The fatal explosion at the Upper Big Branch mine in 2010 shocked the nation. It was the worst mine disaster in the United States in decades, with 29 coal miners losing their lives. Earlier this month, jurors in West Virginia sent a clear message that no mine operator is above the law when they found former Massey Energy CEO Don Blankenship guilty of conspiracy to willfully violate mine health and safety standards.
Workers in every industry – from miners who travel deep beneath the earth’s surface, to construction workers who climb great heights to build our skyscrapers – have the right to return home safe and healthy at the end of every shift. While we have made great progress in our commitment to ensuring that employers provide safe workplaces, thousands of workers are still killed on the job every year, and some three million are seriously injured. In addition to the human cost, workplace injuries and illnesses undermine the economic security of working families, leaving workers less able to provide for their families, access higher education and save for the future.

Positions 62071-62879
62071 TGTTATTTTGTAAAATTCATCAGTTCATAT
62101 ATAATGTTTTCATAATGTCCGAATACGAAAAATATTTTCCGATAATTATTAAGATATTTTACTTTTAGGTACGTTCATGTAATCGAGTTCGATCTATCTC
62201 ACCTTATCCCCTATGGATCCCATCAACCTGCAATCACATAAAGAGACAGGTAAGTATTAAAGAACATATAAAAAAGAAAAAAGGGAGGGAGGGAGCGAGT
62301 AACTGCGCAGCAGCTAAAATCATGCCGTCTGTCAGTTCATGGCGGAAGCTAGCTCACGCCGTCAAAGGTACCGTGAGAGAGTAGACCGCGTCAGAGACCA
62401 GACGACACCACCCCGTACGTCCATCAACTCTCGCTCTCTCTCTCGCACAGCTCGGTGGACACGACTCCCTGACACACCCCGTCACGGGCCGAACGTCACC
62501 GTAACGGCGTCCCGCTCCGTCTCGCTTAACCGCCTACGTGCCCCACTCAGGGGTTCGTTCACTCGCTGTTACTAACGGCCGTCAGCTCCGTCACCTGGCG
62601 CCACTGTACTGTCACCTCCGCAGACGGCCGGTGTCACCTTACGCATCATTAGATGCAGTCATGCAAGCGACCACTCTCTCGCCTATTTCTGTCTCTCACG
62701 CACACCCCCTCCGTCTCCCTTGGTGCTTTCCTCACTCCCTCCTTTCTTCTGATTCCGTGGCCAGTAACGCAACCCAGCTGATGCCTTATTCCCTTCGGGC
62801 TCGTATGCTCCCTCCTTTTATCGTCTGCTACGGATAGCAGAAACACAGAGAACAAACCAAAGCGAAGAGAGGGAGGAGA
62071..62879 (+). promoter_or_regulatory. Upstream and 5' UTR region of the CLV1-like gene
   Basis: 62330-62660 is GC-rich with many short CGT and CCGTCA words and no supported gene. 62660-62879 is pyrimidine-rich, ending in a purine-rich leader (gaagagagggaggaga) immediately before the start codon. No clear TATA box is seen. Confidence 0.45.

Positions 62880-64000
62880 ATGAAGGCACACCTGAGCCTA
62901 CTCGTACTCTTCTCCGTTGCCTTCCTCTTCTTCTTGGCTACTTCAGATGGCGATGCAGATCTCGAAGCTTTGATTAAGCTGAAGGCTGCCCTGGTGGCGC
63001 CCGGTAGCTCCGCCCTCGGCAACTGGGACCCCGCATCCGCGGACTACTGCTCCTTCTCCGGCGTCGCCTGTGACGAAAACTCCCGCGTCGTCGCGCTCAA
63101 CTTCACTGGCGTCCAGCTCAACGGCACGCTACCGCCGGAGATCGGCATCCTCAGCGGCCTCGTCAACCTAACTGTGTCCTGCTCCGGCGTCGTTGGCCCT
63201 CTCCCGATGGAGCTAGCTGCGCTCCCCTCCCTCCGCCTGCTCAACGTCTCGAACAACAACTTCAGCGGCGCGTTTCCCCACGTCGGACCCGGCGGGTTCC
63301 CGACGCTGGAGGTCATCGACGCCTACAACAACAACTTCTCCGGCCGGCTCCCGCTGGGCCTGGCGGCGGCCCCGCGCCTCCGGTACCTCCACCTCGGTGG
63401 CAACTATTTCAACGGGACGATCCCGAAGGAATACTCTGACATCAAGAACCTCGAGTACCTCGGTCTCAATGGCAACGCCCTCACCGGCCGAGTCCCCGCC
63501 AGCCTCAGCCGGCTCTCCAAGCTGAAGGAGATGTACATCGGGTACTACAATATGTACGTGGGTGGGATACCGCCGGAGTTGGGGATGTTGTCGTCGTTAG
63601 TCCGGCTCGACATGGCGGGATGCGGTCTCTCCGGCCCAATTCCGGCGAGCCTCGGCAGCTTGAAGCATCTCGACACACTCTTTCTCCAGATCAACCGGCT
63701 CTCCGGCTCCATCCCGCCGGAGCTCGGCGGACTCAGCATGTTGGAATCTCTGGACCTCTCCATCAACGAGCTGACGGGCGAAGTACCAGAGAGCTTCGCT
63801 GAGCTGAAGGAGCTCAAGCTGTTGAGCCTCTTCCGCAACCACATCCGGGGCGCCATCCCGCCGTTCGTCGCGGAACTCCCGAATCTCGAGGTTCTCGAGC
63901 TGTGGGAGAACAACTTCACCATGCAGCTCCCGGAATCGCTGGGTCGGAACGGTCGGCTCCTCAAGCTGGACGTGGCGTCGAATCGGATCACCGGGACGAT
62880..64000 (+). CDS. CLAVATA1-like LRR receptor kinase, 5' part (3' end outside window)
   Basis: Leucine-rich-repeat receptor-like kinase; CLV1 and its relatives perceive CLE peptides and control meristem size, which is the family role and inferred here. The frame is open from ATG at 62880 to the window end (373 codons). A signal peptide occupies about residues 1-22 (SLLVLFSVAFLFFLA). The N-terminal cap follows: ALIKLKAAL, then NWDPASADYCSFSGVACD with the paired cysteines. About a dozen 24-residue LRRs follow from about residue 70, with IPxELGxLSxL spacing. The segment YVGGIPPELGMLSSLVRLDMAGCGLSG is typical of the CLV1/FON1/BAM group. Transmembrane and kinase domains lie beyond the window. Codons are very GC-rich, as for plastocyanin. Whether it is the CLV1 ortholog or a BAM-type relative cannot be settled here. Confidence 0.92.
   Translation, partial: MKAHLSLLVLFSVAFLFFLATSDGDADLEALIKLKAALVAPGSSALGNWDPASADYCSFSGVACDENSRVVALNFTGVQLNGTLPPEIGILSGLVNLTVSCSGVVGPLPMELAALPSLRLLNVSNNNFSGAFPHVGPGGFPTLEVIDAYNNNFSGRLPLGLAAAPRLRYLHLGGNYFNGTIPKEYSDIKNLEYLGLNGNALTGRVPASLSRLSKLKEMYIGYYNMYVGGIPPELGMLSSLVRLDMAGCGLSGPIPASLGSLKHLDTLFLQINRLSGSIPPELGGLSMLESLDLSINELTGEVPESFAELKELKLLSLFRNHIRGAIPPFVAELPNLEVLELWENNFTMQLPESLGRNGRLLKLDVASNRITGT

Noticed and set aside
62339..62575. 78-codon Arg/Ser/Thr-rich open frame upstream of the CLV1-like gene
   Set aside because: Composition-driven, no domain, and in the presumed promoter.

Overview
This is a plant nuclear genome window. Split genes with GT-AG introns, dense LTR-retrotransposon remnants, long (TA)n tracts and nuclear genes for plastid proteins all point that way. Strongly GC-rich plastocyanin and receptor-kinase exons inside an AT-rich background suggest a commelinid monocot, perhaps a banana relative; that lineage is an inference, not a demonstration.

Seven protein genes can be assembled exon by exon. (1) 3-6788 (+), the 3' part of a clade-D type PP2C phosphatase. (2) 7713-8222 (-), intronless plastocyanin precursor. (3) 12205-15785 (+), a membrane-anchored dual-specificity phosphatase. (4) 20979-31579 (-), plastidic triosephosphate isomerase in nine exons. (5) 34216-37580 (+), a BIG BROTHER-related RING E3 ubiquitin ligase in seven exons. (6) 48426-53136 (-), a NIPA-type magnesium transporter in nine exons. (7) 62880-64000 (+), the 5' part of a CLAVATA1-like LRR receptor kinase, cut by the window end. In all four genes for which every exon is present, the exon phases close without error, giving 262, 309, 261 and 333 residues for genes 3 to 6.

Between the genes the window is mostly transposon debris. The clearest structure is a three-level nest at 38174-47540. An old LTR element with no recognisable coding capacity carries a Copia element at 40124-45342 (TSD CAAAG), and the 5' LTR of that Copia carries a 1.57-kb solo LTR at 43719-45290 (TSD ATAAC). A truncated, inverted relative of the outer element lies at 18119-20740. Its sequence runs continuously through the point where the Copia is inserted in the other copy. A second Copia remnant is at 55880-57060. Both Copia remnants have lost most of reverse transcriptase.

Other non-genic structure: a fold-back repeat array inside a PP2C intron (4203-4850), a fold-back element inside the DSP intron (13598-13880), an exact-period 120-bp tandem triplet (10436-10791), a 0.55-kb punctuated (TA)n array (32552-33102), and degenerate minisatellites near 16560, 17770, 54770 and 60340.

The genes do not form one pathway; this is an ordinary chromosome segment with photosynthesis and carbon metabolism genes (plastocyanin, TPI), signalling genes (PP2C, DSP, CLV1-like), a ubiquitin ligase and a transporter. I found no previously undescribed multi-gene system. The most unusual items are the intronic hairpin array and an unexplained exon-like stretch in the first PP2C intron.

At the Department of Labor, safety and health is a core part of our mission. From nail salon workers to the men and women who process our food to those who handle our waste and recycling, every worker adds value to our communities and our economy, and every worker deserves a safe and healthy workplace.
That includes, of course, the more than 365,000 miners who leave their homes each day and head to the nation’s mines, extracting dozens of different kinds of minerals from the earth. Many of us at the Mine Safety and Health Administration have worked as miners ourselves, and we strive to ensure that basic workplace protections give our miners the chance to enjoy continued employment, decent health and quality of life. Extraordinary progress has been made in mine safety, but we must never lose sight of our goal of zero mining deaths.
Miners produce the gravel, crushed stone, tar, asphalt, road salt and cement that are used to build and maintain the nation’s infrastructure. The men and women who transform these materials into roads, bridges and tall buildings often work from significant heights – on ladders, scaffolds and roofs – and they deserve access to equipment, training and resources to perform their job safely. Working from heights is inherently dangerous, but protecting workers from falls is feasible and...Click here to read the rest of the blog post.